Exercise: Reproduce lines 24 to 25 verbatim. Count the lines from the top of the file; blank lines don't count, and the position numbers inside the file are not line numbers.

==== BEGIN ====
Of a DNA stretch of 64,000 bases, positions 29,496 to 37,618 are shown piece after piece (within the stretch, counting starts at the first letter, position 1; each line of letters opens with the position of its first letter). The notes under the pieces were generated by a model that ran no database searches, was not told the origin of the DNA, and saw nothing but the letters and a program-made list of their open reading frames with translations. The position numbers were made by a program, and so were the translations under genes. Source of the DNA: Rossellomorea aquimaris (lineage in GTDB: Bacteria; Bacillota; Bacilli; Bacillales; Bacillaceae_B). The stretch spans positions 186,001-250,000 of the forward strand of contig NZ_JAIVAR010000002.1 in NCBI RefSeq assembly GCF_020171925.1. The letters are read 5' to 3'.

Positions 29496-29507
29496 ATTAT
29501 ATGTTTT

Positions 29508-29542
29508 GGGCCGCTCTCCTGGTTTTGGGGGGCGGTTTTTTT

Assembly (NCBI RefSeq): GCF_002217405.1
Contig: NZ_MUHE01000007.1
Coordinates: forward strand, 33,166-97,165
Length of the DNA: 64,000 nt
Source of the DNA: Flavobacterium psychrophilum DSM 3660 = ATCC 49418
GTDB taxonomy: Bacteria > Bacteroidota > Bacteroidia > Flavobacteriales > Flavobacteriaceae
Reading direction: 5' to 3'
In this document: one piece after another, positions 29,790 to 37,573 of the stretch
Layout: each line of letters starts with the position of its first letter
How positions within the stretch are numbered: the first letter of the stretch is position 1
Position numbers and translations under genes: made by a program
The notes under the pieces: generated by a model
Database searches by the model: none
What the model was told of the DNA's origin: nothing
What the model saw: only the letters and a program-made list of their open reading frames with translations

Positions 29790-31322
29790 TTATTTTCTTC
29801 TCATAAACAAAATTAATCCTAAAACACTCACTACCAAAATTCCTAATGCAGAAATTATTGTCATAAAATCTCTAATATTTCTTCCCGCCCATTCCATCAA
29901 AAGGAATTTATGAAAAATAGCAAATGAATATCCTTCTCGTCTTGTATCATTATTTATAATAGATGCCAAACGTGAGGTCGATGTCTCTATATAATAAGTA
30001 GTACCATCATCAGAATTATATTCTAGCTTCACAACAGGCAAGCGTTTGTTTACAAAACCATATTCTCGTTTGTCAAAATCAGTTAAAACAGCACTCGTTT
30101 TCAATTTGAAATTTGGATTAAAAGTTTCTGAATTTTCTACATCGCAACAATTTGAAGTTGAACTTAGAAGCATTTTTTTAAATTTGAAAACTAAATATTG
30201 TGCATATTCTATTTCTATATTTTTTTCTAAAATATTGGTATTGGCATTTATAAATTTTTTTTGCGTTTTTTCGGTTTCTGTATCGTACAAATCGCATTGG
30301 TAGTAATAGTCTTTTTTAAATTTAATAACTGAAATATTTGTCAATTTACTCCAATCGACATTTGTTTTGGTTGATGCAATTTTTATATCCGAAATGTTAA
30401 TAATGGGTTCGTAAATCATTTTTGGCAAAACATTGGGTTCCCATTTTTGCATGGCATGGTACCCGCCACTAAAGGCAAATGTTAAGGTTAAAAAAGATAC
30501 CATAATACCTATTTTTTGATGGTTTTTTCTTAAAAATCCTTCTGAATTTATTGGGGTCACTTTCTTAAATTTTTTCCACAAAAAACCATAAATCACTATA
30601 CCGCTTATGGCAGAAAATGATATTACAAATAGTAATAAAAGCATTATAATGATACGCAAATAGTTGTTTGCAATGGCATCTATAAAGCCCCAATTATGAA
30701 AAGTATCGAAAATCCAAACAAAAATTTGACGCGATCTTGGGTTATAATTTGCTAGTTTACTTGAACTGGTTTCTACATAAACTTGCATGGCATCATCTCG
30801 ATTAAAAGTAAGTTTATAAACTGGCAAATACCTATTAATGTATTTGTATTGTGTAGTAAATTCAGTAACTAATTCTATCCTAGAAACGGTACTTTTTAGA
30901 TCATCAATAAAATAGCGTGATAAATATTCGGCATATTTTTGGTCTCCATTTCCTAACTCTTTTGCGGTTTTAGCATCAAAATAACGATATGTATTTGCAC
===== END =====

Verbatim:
29801 TCATAAACAAAATTAATCCTAAAACACTCACTACCAAAATTCCTAATGCAGAAATTATTGTCATAAAATCTCTAATATTTCTTCCCGCCCATTCCATCAA
29901 AAGGAATTTATGAAAAATAGCAAATGAATATCCTTCTCGTCTTGTATCATTATTTATAATAGATGCCAAACGTGAGGTCGATGTCTCTATATAATAAGTA